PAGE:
In 1969, The Edward Hawkins Singers broke into the pop charts with “Oh Happy Day.” It was black gospel, pure and simple. For some reason known only to God, it rose to number 4 on the pop charts and went in regular rotation on AFVN (Armed Forces Vietnam Network), a ray of sunshine in the monsoon that permeated the horror for grunts in the rice paddies of Vietnam.
Producer Bruce Watson just may be the producer to make such an anomaly happen again in an America that’s becoming as dangerous as Vietnam was in 1969. “I just try and do what I love, you know, regardless of where it takes me, but it seems the more edgy stuff is always the stuff (I’m drawn to).”
Watson was the producer of Whatever You Need, an album by sacred soul singer Johnny Ray Daniels whom I interviewed for American Blues Scene in early May. A 30-year veteran producer with a myriad of albums to his credit including music by everyone from Al Green, CeDell Davis, Jimbo Mathus, and Super Chikan to Jimbo Mathus and T-Model Ford.
He’s currently CEO of Bible and Tire Records out of Memphis. “We’ve never really looked for mass acceptance. You know, it’s like I started this label just because I’ve lived in Memphis for almost 30 years, and I was kind of looking around for what the landscape of Memphis was.
“It seemed like there was a lot of garage rock, a lot of neo-soul, plenty of hip hop going on in Memphis. But the really edgy, raw gospel stuff that still happens in some of the small churches really wasn’t being documented. So, that’s how I got into it.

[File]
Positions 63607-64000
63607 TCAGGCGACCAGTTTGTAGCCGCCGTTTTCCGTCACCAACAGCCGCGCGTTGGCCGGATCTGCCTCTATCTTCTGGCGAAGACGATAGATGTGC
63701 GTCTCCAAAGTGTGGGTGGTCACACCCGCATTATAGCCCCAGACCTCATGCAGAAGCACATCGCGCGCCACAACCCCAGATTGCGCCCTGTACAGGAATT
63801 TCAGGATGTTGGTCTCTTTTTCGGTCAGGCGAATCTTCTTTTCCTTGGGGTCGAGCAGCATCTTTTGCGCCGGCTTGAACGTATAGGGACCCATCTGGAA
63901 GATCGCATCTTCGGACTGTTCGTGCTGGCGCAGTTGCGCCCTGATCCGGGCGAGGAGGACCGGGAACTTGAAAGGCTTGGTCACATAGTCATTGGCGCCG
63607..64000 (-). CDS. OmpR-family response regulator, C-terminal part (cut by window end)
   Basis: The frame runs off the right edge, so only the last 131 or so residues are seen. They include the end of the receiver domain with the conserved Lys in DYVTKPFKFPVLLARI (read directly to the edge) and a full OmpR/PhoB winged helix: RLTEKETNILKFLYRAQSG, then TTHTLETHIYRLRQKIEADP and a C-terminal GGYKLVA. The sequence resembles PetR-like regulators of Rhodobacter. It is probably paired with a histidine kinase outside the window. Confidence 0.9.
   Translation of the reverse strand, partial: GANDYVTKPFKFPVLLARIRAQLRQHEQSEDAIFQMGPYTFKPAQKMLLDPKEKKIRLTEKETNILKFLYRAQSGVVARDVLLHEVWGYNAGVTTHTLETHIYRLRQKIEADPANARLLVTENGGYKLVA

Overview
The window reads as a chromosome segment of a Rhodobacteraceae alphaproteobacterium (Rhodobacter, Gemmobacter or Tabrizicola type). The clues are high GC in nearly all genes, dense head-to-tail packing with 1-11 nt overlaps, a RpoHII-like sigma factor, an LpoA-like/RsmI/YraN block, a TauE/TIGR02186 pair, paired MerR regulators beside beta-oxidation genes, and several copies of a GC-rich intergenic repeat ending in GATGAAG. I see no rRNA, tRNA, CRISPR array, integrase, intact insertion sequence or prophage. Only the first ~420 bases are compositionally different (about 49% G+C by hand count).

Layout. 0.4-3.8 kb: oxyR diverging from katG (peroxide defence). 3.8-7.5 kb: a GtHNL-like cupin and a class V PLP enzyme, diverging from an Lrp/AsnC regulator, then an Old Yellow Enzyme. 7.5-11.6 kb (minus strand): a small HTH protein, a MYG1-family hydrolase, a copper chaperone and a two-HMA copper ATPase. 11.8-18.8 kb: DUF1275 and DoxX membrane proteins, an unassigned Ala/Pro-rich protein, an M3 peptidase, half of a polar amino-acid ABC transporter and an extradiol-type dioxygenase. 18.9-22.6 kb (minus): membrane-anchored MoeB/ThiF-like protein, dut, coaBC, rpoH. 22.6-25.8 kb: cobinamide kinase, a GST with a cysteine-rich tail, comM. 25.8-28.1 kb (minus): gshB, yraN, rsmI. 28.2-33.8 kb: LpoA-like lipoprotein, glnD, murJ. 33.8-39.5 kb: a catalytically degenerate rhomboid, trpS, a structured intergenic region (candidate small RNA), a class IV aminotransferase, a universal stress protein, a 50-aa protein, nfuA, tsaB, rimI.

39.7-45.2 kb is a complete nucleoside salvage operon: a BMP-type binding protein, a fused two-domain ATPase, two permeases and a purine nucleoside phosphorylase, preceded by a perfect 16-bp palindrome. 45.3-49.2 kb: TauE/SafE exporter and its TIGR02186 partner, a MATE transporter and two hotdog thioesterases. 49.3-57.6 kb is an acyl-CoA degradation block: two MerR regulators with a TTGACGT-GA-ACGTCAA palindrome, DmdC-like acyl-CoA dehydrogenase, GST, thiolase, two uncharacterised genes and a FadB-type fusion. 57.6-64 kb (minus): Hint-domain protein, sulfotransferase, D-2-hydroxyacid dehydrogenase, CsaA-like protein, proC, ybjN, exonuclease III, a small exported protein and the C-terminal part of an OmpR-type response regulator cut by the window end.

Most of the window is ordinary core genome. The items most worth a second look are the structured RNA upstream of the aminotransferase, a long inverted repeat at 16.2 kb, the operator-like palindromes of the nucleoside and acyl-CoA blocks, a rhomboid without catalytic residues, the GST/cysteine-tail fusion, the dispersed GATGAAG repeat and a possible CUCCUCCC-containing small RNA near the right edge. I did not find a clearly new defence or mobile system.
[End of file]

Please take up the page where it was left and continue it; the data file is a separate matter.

“As far as mass acceptance, I don’t kid myself. Soul gospel, or sacred soul as we like to call it, is just a hard sell. And most of the artists I work with are 70 or 80 years old.”
Watson records these artists usually backed by a studio band. Together, these lifelong veterans of the Southern Baptist Church backed by young musicians who also earned their chops in church take these recordings to a heaven rarely heard in most modern recordings.
“I just try to make my money back; I’m happy. I know that’s a horrible business (plan) but at this point in my career I just want to follow my muse and just do what I really enjoy, and this is what I really enjoy right now.”
“It’s soul music without the sex,” he told NPR about his Bible and Tire label. In a way, he’s a modern-day Barry Gordy. On Motown Records, Gordy made black pop music for white audiences. Watson’s doing the same thing with gospel. He calls it sacred soul.
“Totally, that’s what I’m doing. It’s kinda like the same thing with the blues. (At Fat Possum Records) we were trying to get the blues like R. L. Burnside and Jr. Kimbrough into the rock clubs with young white kids. There is small contingency of white kids who slide into this. It’s black gospel, but sacred soul.
“I’m almost 60, and I’ve been doing this for 30-plus years. At this point, I just want to have a legacy of stuff I’m really passionate about, and that’s why – I’m not getting rich. In fact, I’m losing money doing it. I mean it’s not that bad. It means the world to a lot of these older artists who’ve been overlooked for years to be able to put something out.